Food festival celebrates diversity, puts spotlight on Yemen crisisWritten by Chelby Daigle
Despite a day of truly terrible weather, well over 800 people turned up for the International Food Festival on Oct. 14. They came out to the St. Elias Banquet Hall to enjoy food and performances representing Ottawa's multicultural mosaic and to show their support for the people of Yemen.
The festival, a joint initiative of local youth group Gentler and Softer Hearts and the charity Human Concern International (HCI), raised awareness about the humanitarian crisis in Yemen.
Alawi Assaggaf, co-founder and Executive Director of Gentler and Softer Hearts said his group decided to direct their time and energy to raising awareness about Yemen's humanitarian crisis which they felt is particularly underreported in mainstream media.
An estimated 10 million Yemenis are in need of food assistance, including nearly a million children under the age of five who are acutely malnourished. According to the United Nations, Yemen is the poorest country in the Arab World. Due to its volatile security situation, it is often hard to reach some of Yemen's most vulnerable and needy populations. As a result, Yemeni children are dying of easily curable illnesses, such as diarrhoea, due to an extreme lack of basic medical supplies and equipment.
Mr. Assaggaf says Gentler and Softer Hearts grew out of the desire by group of Yemeni Carleton University students' desire to bring the Ottawa Yemeni community together across the many political and regional divides that have flared up since 2011.
“We Yemeni have a long history of living and working together despite our differences. We wanted to remind our community of this. The name of our organization comes from a hadith of the Prophet Mohammad, peace be upon him, who said: ”˜The people of Yemen have come to you and they are more gentle and soft-hearted',” says Mr. Assaggaf.
To raise funds for their campaign, Gentler and Softer Hearts wanted to do something innovative and youth-driven that engaged the wider Ottawa community.
“We wanted to encourage integration and collaboration between different communities across national, cultural, and religious boundaries. Our organization wants to promote tolerance and understanding within the Yemeni community, but also between different communities because we all share a common humanity,” Mr. Assaggaf says.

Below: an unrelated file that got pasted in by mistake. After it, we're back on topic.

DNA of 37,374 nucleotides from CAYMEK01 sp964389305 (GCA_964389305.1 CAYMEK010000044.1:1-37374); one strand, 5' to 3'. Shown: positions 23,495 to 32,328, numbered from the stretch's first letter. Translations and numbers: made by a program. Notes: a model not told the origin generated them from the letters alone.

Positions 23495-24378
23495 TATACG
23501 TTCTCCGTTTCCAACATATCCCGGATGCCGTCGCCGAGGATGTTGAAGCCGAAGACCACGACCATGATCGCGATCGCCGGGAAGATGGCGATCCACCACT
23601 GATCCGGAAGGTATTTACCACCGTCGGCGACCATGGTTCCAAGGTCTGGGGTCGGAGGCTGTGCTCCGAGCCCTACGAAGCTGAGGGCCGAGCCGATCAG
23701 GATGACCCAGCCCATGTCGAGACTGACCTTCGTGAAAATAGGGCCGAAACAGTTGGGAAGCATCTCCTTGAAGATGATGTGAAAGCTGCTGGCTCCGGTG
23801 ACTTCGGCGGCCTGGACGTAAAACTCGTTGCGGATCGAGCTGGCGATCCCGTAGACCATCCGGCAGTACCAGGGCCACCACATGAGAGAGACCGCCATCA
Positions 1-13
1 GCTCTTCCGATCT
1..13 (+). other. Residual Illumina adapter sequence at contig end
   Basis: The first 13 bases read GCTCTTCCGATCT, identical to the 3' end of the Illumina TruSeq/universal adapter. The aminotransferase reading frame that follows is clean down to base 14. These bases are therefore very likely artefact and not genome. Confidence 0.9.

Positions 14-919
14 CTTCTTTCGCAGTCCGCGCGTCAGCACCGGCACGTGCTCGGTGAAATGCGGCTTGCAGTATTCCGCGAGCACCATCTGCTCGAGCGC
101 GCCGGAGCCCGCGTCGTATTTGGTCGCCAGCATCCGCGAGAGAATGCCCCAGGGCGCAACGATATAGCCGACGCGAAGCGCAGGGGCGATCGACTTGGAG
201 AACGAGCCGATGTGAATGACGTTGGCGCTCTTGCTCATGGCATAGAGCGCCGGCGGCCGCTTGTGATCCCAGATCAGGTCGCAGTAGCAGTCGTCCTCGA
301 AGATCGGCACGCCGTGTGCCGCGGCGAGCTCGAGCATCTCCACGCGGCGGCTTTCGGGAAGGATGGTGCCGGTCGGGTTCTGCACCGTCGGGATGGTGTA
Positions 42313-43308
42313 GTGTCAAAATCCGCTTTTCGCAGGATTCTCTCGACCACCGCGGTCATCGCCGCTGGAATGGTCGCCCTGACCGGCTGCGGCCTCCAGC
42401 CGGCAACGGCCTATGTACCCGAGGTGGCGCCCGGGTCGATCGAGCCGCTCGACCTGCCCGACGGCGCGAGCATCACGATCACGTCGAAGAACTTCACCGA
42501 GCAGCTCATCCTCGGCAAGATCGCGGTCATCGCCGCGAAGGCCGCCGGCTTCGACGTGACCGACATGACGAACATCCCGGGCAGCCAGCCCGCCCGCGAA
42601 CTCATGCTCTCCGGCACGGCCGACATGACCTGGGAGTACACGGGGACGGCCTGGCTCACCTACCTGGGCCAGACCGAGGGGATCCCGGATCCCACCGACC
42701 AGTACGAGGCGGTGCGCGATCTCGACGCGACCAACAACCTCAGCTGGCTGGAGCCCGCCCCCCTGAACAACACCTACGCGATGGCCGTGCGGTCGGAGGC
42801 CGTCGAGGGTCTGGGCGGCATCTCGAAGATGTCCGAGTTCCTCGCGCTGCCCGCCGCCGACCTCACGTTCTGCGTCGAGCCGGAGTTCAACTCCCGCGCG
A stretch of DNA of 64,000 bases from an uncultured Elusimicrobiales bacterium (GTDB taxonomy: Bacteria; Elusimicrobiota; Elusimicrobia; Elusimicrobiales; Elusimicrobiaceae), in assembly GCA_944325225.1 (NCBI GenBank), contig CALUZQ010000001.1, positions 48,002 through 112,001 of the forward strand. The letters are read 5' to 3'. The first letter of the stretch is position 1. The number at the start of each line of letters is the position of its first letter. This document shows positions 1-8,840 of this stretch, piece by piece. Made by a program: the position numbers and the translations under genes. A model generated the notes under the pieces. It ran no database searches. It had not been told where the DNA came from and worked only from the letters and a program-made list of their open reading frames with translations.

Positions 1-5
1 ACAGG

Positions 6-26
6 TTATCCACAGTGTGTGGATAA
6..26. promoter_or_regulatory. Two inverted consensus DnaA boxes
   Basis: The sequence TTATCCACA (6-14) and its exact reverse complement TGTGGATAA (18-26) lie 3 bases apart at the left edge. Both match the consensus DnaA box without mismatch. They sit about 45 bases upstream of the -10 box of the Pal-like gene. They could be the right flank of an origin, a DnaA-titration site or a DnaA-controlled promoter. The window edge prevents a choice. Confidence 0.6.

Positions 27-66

Finding partners from diverse ethno-cultural and religious communities was made possible by the social networks of many of Gentler and Softer Hearts members. As Mr. Assaggaf explains, “We are students so we have friends from around the world. We asked them to help us with the event and connect us to their community leaders and organizations in order to get their support and sponsorship.”
These networks drew in donations, sponsorships, performers and the purchasing of sales space in the mini-bazaar from a diversity of individuals and communities including members of the Indian, Afghan, Latin American, Indonesian, Romanian, Filipino, Yemeni, and Bangladeshi communities.
Using social media such as Facebook and YouTube, Gentler and Softer Hearts solicited sponsorships and promoted the event far and wide. Manar Al-Shaebi, Gentler and Softer Hearts co-founder and Vice-President, was surprised when her mass emails promoting the festival garnered a sponsorship from the Embassy of Kazakhstan, who also sent a representative to speak at the event. The festival also received extensive coverage in mainstream media such as the Ottawa Citizen, CBC, and A-Channel.
Human Concern International partnered with the youth group to support it in its fundraising efforts.
“HCI is supporting the initiative of Gentler and Softer Hearts by collecting donations on our website and acting as their channelling, monitoring, and reporting partner in order to ensure that the donations are managed in the right way,” Mahmuda Khan, HCI's Events and Communications Officer says.
The money raised will go to buy urgently-required medical supplies and equipment in Yemen.
For Mr. Assaggaf and Ms. Khan, the main highlight of the festival was the sheer diversity of attendees. Ms. Khan expressed particular excitement with the fact that members of so many different faith communities had an opportunity to learn about HCI's work and even approached HCI staff to learn more about contributing.
For Ms. Al-Shaebi, the highlight of the day was when members of a traditional Yemeni dance troupe started dancing “Gangnam Style” raising laughter and cheers from the crowd watching them. According to Ms. Al-Shaebi, “It was great to see this mixing of two dance forms and two cultures. It was great to see our youth taking pride in their Yemeni culture and heritage but also having fun and expressing their connection with Canadian and Western culture.”
To learn more about the campaign to raise funds for medical supplies and equipment in Yemen visit:
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